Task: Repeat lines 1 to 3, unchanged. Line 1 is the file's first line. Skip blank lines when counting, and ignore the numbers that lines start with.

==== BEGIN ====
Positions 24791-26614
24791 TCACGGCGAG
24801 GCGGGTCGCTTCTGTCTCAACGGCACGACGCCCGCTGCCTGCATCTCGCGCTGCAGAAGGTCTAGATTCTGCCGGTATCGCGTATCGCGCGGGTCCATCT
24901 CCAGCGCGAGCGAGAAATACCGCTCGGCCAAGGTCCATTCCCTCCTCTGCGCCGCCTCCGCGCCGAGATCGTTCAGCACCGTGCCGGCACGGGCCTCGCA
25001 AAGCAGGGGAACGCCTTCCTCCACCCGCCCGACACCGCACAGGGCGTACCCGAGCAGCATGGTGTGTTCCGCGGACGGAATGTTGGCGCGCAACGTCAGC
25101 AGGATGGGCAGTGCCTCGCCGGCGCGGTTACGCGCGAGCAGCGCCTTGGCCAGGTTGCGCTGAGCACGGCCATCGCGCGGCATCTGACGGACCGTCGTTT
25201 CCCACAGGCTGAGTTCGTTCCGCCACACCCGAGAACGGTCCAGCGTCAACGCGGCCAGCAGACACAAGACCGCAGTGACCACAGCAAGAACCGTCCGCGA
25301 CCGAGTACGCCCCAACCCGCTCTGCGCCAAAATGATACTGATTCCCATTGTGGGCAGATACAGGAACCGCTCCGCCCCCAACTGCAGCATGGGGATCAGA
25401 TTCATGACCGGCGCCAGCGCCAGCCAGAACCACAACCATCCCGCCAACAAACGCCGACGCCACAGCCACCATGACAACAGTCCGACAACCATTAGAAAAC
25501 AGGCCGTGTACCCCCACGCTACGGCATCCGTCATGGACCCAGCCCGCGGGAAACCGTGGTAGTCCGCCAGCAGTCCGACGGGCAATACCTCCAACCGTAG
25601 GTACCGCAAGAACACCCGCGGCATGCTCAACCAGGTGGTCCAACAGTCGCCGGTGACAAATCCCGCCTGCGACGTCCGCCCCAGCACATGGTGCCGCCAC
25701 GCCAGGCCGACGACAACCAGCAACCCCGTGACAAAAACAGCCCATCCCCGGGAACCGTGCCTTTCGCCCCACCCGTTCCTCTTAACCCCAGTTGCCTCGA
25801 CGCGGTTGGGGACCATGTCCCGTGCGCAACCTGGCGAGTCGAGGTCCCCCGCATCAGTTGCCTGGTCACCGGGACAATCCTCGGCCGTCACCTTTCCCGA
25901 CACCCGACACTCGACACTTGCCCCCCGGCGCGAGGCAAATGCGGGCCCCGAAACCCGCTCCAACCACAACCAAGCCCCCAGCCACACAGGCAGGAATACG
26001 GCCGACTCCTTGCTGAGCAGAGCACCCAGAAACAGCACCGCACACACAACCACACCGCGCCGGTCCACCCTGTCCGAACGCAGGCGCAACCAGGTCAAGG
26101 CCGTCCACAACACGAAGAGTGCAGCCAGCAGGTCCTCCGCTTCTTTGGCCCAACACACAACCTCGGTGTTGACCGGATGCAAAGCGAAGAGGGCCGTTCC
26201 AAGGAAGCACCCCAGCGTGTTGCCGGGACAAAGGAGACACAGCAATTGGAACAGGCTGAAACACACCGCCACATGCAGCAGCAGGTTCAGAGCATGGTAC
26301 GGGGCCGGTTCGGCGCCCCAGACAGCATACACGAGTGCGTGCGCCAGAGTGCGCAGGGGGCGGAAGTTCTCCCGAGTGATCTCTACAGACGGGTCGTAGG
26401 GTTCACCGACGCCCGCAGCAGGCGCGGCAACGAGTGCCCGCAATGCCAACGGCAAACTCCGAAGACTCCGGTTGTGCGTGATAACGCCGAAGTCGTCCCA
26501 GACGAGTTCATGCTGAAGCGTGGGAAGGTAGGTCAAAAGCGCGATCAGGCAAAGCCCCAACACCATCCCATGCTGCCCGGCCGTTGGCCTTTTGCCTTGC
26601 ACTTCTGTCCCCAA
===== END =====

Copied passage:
Positions 24791-26614
24791 TCACGGCGAG
24801 GCGGGTCGCTTCTGTCTCAACGGCACGACGCCCGCTGCCTGCATCTCGCGCTGCAGAAGGTCTAGATTCTGCCGGTATCGCGTATCGCGCGGGTCCATCT